As I’ve said previously this autumn: visualise the mushrooms you want to see in the world. Sometimes it works out well.

Big thanks to Olivia and Dan from the South Downs National Park’s Heathlands Reunited project for putting on the walk, and to all the lovely people who came along and made it worthwhile!

Thanks for reading.

Fungi | South Downs

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Praying for Everton’s survival among the wildflowers ⚽

On Sunday 28th May I forced myself, though tired, to go for a walk in the Arun valley in the South Downs. The aim was to try and distract myself from Everton’s final day game against Bournemouth, where my team could be relegated from the top division of English football for the first time in…

A spring epistrophe? 🐝

Another week of some sun, some showers, and some temperatures that got close to freezing. That sentence may turn out to be a spring epistrophe, but more of that later. In Scotland it reached as low as -5C. April 2023 has been a mishmash of seasons. Here’s what I encountered in my garden on 22nd…

The South Downs: old ash tree

This week’s single photograph is an old ash tree in Amberley, West Sussex, taken on 2nd December 2022. This tree may once have been part of a laid hedgerow, hence its wider base. Ash trees are disappearing from the British landscape thanks to the invasive fungus known as ash dieback. I do try and record the older ash trees when I see them. This tree’s left-hand branch is pointing to one of the highest hills locally, Amberley Mount, up on the South Downs. The bracket fungus seen higher up the tree is probably shaggy bracket.

Thanks for reading.

Further reading: The South Downs

The Sussex Weald: Autumn sunset at Cowdray Park

A new blog post series of single images, maybe, to counteract the decline of Twitter and the TikTok-isation of Instagram?

This image was taken at Cowdray Park near Midhurst on Monday 14th November. It was a stunning autumn evening, with trees in shades of gold, yellow and orange all the way to the sumptuous Downs.

A basketful of boletes 🧺

As seen on Friday 14th October 2022

In mid-October I met up with the Heathlands Reunited team at a Hampshire heathland in the Surrey borders. The meeting was to scope out a fungi walk I will be leading with them next month, and I thought it would be worth sharing some of the sightings. They will no doubt differ next month when autumn is well and truly progressing towards winter.

Very early on we found a perfect scarletina bolete (Neoboletus luridiformis)! This is one of my favourite species, having only seen one once before, on chalk on the South Downs Way in 2019.

Elsewhere in the bolete family, there were loads of brown birch boletes (Leccinum scabrum), most of which were in very good condition. Bramshott is a heathland so there’s a lot of birch there.

There were also plenty of Boletus edulis but they seemed to be mostly covered in mould after recent rain. This part of the Weald and Downs is quite misty and damp at times, so the mushrooms were probably quickly affected by the conditions.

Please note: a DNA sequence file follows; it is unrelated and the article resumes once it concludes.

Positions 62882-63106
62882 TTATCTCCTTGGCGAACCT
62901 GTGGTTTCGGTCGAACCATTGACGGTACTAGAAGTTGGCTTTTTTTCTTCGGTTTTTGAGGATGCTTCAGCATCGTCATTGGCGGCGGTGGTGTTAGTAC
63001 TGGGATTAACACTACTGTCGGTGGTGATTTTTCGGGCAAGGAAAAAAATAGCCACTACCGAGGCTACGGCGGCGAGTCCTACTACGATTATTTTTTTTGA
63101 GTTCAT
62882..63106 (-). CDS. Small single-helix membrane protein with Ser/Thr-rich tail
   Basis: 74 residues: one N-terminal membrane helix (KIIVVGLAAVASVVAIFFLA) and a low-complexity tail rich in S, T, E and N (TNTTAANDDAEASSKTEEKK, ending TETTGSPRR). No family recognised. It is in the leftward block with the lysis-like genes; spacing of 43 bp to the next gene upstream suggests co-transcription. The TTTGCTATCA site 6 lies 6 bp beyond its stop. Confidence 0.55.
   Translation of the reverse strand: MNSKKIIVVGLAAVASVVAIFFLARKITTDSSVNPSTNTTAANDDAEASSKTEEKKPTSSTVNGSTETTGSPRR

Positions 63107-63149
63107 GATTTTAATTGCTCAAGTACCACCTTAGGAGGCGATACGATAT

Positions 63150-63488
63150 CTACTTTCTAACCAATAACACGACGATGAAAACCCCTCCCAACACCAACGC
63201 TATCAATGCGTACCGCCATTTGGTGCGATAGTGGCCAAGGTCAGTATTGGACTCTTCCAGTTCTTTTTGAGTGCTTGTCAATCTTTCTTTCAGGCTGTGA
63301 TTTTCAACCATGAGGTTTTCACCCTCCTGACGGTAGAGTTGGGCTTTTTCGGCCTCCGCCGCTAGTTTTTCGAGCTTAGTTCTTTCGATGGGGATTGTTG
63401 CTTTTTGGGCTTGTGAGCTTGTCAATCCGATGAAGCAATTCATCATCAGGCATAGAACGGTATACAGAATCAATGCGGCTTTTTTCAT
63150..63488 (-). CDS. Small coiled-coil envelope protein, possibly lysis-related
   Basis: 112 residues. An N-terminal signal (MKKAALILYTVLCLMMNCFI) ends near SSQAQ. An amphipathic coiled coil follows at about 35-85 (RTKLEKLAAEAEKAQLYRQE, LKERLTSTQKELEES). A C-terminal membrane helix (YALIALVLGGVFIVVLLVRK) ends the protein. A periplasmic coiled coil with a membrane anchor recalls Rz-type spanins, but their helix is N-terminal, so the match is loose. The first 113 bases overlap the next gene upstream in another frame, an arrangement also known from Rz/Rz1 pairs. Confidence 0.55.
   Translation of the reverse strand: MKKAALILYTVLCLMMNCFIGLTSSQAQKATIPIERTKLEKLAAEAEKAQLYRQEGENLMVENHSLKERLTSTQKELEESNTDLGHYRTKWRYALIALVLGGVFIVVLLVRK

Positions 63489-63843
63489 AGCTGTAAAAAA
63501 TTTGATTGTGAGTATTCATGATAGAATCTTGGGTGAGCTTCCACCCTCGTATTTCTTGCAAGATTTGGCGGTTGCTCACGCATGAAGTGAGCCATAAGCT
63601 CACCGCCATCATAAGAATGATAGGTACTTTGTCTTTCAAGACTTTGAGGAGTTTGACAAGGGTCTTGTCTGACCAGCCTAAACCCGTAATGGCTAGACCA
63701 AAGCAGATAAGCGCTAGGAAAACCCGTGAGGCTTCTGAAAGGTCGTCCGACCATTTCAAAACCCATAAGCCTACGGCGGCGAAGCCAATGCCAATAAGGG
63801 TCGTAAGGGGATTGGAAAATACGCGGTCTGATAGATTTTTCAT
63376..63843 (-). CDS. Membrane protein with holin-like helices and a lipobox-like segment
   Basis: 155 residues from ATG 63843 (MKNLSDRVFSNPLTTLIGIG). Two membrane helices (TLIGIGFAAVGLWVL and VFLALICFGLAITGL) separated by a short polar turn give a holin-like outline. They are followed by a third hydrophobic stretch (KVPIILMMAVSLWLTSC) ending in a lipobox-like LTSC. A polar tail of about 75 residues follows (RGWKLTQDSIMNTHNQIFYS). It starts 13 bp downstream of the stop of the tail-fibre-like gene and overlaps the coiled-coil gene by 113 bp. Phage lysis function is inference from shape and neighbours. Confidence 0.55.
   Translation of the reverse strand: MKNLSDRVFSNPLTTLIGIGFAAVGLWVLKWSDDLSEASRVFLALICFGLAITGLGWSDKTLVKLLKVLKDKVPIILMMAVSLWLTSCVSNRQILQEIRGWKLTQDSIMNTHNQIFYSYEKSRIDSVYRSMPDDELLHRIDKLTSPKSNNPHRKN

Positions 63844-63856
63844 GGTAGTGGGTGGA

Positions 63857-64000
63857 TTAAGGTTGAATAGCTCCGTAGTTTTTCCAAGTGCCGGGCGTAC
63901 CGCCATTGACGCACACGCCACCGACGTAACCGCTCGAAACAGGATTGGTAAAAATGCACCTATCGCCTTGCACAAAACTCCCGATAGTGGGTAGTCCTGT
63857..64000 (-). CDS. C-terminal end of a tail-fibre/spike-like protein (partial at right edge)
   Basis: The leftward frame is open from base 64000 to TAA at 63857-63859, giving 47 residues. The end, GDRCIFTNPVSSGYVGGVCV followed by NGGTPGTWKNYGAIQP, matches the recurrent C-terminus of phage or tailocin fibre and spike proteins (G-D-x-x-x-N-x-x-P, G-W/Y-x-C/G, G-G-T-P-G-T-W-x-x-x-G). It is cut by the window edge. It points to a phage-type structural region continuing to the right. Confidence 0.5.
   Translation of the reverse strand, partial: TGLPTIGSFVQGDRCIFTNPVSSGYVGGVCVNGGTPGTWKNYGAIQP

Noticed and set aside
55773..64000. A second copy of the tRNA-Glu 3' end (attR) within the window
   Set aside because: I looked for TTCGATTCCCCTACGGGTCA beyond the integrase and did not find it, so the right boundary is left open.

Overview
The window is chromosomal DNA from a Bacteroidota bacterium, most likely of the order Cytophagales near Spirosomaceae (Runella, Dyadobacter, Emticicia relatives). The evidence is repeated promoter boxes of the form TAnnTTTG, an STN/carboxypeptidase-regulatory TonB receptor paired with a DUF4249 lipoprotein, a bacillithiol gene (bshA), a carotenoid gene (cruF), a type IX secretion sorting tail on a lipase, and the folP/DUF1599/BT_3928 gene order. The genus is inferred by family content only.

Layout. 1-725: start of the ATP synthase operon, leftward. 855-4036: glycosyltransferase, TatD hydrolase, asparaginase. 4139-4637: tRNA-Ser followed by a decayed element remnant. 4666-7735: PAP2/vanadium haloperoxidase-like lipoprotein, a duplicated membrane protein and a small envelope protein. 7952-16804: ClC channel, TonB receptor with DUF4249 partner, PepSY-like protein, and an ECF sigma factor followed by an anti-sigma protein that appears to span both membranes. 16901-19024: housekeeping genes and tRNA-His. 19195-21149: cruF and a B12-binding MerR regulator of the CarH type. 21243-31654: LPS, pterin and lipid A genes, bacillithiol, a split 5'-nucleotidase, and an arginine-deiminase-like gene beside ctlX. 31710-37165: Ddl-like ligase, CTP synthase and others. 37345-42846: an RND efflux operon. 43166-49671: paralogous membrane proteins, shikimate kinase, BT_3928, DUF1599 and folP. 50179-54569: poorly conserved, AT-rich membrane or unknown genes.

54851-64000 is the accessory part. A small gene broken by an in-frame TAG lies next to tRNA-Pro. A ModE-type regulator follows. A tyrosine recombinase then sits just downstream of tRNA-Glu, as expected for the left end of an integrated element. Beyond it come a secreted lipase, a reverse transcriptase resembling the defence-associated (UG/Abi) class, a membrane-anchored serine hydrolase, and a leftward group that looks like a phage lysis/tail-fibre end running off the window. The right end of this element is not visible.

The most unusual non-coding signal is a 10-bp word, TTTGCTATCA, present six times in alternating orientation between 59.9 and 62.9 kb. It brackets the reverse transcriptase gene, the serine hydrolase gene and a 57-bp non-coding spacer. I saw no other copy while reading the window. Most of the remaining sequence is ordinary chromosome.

There were lots of these red mushrooms that you may have heard of before. They’re enjoying a good year.

Other amanitas found that afternoon include what is either panther cap or grey-spotted amanita.

Less spotty amanitas included the highest numbers of tawny grisette mushrooms (Amanita fulva) I’ve ever encountered.

This grisette had fallen over. At the base you can see the ‘egg’ the fruiting body emerges from.

Along with those amanitas, the most common mushroom by a long, long way was the brown rollrim (Paxillus involutus). This is a poisonous mushroom which seems to be having a very good year.

Here’s a closer look at one of those grizzly bears. I first saw this mushroom when attending a walk from someone who taught me a lot – David Warwick – in Nunhead in SE London. He pulled what looked like a piece of rubbish from an old tree pit, what turned out to be the brown roll rim. I’ll never forget it!

As mentioned previously this season, the russulas are having a strong year. These lovely yellow ones, were appearing afresh from under the pines and birch. You can see a collapsed amanita in the background.

I have considered whether to try and spend more time learning to identify russulas. My focus is on learning families rather than getting obscure fungi down to species level. I am not completely a scientist in this and my aim is to produce photographs and write these blogs. It becomes all about how much time is available to you and what the best use of that time is.

As we finished scouting the route for the walk, we bumped into a group of women who were picking mushrooms. They had a woven basket full to the brim. From what I could make out they had picked a lot of honey fungus, ceps, a scarletina bolete and one of the leccinum boletes. We got talking to them and discovered they were Polish – I can speak a little bit, which I deployed here, always received very warmly! – and the woman in charge really knew her stuff. She said she was going to pickle them in olive oil and was happy with the slug-bitten state of that cep you can see on the lefthand-side.

I’ve written before about the place mushrooms have in historically ‘Slavic’ countries such as Poland. This is not something you would often see in England, nor to encounter someone with the level of confidence in their knowledge. Of course no nation of people can be generalised or defined in any one way but the English culture has become one of mycophobia.

If anything is to be said in riposte to that, it’s that the level of interest and intrigue in fungi in England is growing. We were here to plan a route for a public fungi walk, after all!

Thanks for reading.

Further reading: Fungi

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Chanctonbury to Cissbury in the South Downs

On a warm and clear day in October I walked between two of Sussex’s most famous and well-loved hillforts: Chanctonbury Ring and Cissbury Ring. This is a walk that you can access by public transport, with buses to Washington and then from Findon off the A24.

I didn’t know much about Iron Age hillforts until I worked in the South Downs National Park and had the chance to learn from people working at the National Trust and other heritage experts. Still, my knowledge is not strong on this subject.